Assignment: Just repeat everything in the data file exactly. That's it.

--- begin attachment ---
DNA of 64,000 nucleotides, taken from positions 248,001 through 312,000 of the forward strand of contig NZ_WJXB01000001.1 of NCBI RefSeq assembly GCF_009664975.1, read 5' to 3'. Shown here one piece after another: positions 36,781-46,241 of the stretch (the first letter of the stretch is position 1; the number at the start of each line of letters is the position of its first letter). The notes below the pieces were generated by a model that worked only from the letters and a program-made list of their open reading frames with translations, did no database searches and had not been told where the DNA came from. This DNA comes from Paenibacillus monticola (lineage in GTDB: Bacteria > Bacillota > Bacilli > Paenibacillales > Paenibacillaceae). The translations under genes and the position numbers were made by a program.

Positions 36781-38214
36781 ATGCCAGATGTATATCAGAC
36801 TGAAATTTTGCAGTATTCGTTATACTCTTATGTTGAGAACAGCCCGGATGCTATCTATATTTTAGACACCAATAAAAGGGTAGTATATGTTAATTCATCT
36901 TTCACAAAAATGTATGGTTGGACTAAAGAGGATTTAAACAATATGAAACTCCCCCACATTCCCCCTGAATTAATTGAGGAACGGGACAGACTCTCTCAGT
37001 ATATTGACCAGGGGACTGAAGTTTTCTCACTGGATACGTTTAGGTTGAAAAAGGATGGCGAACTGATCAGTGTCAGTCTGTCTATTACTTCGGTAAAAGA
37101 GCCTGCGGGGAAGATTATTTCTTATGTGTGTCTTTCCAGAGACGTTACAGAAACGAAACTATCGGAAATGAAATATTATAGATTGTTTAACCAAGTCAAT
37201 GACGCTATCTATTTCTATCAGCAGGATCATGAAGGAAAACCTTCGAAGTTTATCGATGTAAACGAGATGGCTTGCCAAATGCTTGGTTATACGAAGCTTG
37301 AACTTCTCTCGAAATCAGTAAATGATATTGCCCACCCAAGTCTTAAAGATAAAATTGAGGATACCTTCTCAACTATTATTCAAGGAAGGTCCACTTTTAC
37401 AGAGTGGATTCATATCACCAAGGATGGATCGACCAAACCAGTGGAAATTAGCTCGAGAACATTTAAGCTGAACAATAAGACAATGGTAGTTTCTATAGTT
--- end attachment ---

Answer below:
DNA of 64,000 nucleotides, taken from positions 248,001 through 312,000 of the forward strand of contig NZ_WJXB01000001.1 of NCBI RefSeq assembly GCF_009664975.1, read 5' to 3'. Shown here one piece after another: positions 36,781-46,241 of the stretch (the first letter of the stretch is position 1; the number at the start of each line of letters is the position of its first letter). The notes below the pieces were generated by a model that worked only from the letters and a program-made list of their open reading frames with translations, did no database searches and had not been told where the DNA came from. This DNA comes from Paenibacillus monticola (lineage in GTDB: Bacteria > Bacillota > Bacilli > Paenibacillales > Paenibacillaceae). The translations under genes and the position numbers were made by a program.

Positions 36781-38214
36781 ATGCCAGATGTATATCAGAC
36801 TGAAATTTTGCAGTATTCGTTATACTCTTATGTTGAGAACAGCCCGGATGCTATCTATATTTTAGACACCAATAAAAGGGTAGTATATGTTAATTCATCT
36901 TTCACAAAAATGTATGGTTGGACTAAAGAGGATTTAAACAATATGAAACTCCCCCACATTCCCCCTGAATTAATTGAGGAACGGGACAGACTCTCTCAGT
37001 ATATTGACCAGGGGACTGAAGTTTTCTCACTGGATACGTTTAGGTTGAAAAAGGATGGCGAACTGATCAGTGTCAGTCTGTCTATTACTTCGGTAAAAGA
37101 GCCTGCGGGGAAGATTATTTCTTATGTGTGTCTTTCCAGAGACGTTACAGAAACGAAACTATCGGAAATGAAATATTATAGATTGTTTAACCAAGTCAAT
37201 GACGCTATCTATTTCTATCAGCAGGATCATGAAGGAAAACCTTCGAAGTTTATCGATGTAAACGAGATGGCTTGCCAAATGCTTGGTTATACGAAGCTTG
37301 AACTTCTCTCGAAATCAGTAAATGATATTGCCCACCCAAGTCTTAAAGATAAAATTGAGGATACCTTCTCAACTATTATTCAAGGAAGGTCCACTTTTAC
37401 AGAGTGGATTCATATCACCAAGGATGGATCGACCAAACCAGTGGAAATTAGCTCGAGAACATTTAAGCTGAACAATAAGACAATGGTAGTTTCTATAGTT